If your dog is constipated, do these 8 things for immediate relief

Oh boy, there’s a world of difference between a happy, healthy pooch and a dog dealing with constipation.

The difference is all about comfort – and let’s face it, when your four-legged friend is struggling, it can feel like an uphill battle for both of you.

Dealing with a constipated dog is all about knowing what to do to provide immediate relief.

And let me tell you, as a dog parent, there are some tried and tested methods that work wonders.

In this article, I’ll share eight easy steps you can take to help your dog feel better fast.

1. Hydration is key

You’ve probably heard it a million times before, but hydration really is key – especially when your dog is constipated.

Think about it, water plays a crucial role in maintaining digestive health.

It keeps everything moving smoothly along the digestive tract – and that includes your dog’s bowel movements.

When your dog isn’t drinking enough water, their stool can become hard and dry, making it more difficult to pass. This is often the primary cause of constipation in dogs.

So, the first step in relieving your furry friend’s discomfort is to ensure they’re getting enough water.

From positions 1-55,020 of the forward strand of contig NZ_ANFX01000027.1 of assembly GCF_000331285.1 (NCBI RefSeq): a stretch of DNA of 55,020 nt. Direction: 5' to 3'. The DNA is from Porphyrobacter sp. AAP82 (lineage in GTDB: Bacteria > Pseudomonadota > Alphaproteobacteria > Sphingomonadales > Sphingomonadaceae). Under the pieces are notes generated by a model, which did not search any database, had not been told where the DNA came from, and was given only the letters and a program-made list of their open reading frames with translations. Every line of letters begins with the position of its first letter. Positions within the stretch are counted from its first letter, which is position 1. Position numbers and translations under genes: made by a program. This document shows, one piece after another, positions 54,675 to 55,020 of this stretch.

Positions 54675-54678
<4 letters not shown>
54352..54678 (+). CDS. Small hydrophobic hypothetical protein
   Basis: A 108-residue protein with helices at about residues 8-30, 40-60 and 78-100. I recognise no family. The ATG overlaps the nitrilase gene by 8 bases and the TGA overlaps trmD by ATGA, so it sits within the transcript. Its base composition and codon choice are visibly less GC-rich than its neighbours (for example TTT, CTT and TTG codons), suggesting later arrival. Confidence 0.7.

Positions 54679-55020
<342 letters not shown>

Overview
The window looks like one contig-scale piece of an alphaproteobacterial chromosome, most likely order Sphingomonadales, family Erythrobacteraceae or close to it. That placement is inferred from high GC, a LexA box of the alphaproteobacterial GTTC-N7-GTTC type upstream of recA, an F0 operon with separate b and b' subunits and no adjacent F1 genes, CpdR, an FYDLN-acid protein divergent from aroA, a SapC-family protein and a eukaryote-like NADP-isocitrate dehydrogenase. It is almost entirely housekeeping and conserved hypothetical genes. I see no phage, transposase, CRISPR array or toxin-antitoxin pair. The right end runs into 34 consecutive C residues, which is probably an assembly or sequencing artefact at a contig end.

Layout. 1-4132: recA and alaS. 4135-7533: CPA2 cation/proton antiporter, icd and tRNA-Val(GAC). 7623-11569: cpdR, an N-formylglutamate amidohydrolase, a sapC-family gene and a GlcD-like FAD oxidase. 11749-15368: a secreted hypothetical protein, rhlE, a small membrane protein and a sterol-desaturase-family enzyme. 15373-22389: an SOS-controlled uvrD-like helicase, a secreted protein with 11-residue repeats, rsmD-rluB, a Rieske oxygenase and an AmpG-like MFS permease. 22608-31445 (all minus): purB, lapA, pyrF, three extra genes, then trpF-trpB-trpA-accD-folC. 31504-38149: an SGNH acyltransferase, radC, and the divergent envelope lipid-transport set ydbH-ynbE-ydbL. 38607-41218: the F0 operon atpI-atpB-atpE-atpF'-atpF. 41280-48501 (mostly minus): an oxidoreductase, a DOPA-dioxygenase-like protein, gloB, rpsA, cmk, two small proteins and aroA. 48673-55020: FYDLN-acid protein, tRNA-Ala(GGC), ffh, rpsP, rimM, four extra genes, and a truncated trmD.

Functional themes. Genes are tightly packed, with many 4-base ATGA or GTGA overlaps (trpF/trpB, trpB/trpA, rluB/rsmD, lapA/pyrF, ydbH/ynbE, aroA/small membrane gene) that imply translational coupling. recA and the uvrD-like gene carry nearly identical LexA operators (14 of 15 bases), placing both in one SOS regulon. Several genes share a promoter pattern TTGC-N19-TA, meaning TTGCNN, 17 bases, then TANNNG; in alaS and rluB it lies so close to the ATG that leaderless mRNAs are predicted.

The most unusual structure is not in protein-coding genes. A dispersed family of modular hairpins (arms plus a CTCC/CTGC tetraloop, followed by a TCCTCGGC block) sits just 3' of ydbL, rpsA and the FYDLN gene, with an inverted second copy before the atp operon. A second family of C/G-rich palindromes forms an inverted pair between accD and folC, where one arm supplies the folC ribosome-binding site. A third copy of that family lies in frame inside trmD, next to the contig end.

You might need to encourage them to drink more by adding a splash of chicken broth to their water bowl or investing in a pet water fountain.

But every dog is different, so it’s essential to monitor their condition and make adjustments as necessary.

This isn’t about forcing your dog to drink gallons of water but ensuring they’re getting what they need to stay healthy.

2. Dietary adjustments

Once, my Golden Retriever, Lucy, was having a real hard time.

She was straining and clearly uncomfortable.

I knew I had to do something to help her out.

Then it hit me – it might be her diet.

You see, dogs need a balanced diet to maintain good digestive health.

This includes a right mix of proteins, carbohydrates, and fibres.

Fibre, in particular, can help promote regular bowel movements.

So, I started adding a bit of canned pumpkin to Lucy’s meals.